Mark your calendars for Wednesday, April 26. It’s Administrative Professional’s Day.
Note: This article was originally published Thanksgiving 2010. It has been updated for republication.
So Thanksgiving is over, nearly everyone is overstuffed with the post-holiday leftover turkey, dressing, green bean casserole, sweet potatoes and yams, and deviled eggs, and lots of us are feeling the effects. For many, the warm glow of family and friends is being suffused by a chill in the air (at least here) and the rampant commercialism of holiday shopping. Me, I'm going to celebrate Christmas with my family as I was taught and have learned to appreciate. In the meantime, it's back to work and likely overstuffed inboxes rather than turkey, and rampant calendar crashing rather than shopping.
But, there is a way to stay thankful and productive…
Happy Thanksgiving! It's that time again. Halloween decorations are coming down, Christmas, Hanukkah, and Yuletide decorations have begun to go up in many homes, cities, and businesses, and the annual holiday rush is already beginning. Many people are preparing to travel on the busiest travel holiday of the year, and many more are preparing for visitors. Without a bit of planning and perspective, it quickly can get to be too much. Here are a few suggestions to help keep you thankful this Thanksgiving, and to help keep you productive whether it's at work or at home.
After having a couple of email accounts fail to connect to Gmail due to an unspecified error, I spent a couple of fruitless hours attempting to troubleshoot the problem. I even re-created the accounts in Mail on my MacBook to see if some artifact within the existing account setup was causing the problem. Unfortunately, it didn’t work.
So, I spent another hour scouring Google’s search results for a solution, and despite reading quite a few articles and posts about how Gmail and Mac Mail ought to work together, none were recent enough to address this new problem that only manifested itself on OS X Mavericks. It may now be appearing on earlier versions of the OS, but I don’t have any machines running earlier versions, so I can’t tell.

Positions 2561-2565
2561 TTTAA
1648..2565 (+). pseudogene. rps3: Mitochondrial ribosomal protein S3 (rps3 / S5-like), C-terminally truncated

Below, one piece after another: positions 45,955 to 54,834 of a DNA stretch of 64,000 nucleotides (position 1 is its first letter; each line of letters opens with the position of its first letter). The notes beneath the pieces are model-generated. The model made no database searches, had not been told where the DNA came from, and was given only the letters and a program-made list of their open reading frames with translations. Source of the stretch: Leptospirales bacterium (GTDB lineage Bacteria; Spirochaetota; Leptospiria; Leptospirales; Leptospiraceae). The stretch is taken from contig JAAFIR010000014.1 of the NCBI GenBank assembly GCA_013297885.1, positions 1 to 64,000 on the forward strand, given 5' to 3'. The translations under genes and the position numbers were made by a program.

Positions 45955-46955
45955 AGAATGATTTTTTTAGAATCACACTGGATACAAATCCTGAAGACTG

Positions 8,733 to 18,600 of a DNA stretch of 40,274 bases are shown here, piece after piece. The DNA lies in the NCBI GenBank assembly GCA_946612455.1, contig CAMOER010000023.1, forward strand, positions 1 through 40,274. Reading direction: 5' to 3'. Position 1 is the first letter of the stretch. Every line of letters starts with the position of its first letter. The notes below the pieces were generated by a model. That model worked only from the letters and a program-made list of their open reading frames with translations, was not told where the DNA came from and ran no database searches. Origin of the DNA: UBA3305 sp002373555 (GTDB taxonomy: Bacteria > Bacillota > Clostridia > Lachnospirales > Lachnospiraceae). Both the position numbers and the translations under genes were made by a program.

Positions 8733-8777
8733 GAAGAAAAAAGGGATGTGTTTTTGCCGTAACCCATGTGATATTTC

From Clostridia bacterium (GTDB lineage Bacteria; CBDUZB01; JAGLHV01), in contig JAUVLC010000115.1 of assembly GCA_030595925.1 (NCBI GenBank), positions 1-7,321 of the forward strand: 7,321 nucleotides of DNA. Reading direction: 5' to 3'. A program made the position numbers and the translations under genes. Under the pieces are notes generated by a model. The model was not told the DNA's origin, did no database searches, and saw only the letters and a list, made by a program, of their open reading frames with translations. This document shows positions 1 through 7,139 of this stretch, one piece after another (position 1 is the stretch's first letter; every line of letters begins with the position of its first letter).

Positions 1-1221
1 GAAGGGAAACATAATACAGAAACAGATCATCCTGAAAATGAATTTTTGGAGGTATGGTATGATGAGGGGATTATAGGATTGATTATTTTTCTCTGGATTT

Multiple posts have suggested adding the passwords in multiple places for both IMAP and SMTP, including in the Accounts setup within Mac under Mail > Accounts in the Mail app. Those posts were old enough that they didn’t acknowledge that two-factor authentication is theoretically functional within Mail. I say theoretically, because when it doesn’t work, it doesn’t work. And neither Google nor Apple have identified why anywhere I can find, and Mail specifies no useful error message.
Fortunately, I decided to ignore the enter-the-passwords-in-three-locations advice and access the account setup advanced features directly through Mail > Preferences in the Mail app.Â This method avoids Mail’s attempt to access the Gmail two-factor authentication and allows you to enter app-specific passwords directly.Â You will need two app-specific passwords for each account.Â Yes, two.Â It’s ridiculous, but that’s how it is for now.
So, here are the steps that worked in under five minutes total:
- Open Mail > Preferences in Mail and navigate to the account you want to fix.
- Open a web browser and log into the same Gmail account as the one you want to fix in Mail, and go to My Account, then app-specific passwords.
- Create an app-specific password for SMTP.Â Call it whatever you want, because Gmail doesn’t care; just make it something you will recognize later when you check the app-specific passwords list again.
- Switch back to Mail and go to the Advanced tab for the account you want to fix.Â Add the app-specific password and navigate back to the main settings screen for the account.
- Switch to Gmail and create a second app-specific password.
- Switch back to Mail and enter the new app-specific password in the main password field.
- Navigate to another account or close the Preferences pane to save the changes.
- Wait a few seconds and enjoy the stable connections that no longer ask for passwords that don’t get accepted.
Take care, and enjoy life,
It’s annual appraisal time for many, many people. And part of that is the often-dreaded self-assessment, self-appraisal, or yearly accomplishment review. Regardless of the name it goes by in your organization, it’s the document through which you evaluate your annual accomplishments for use by your supervisor, manager, or executive. And he or she uses it (hopefully) as an input for his or her assessment of your performance. In this post, I address ways to make this process more effective, less stressful, and more useful for everyone.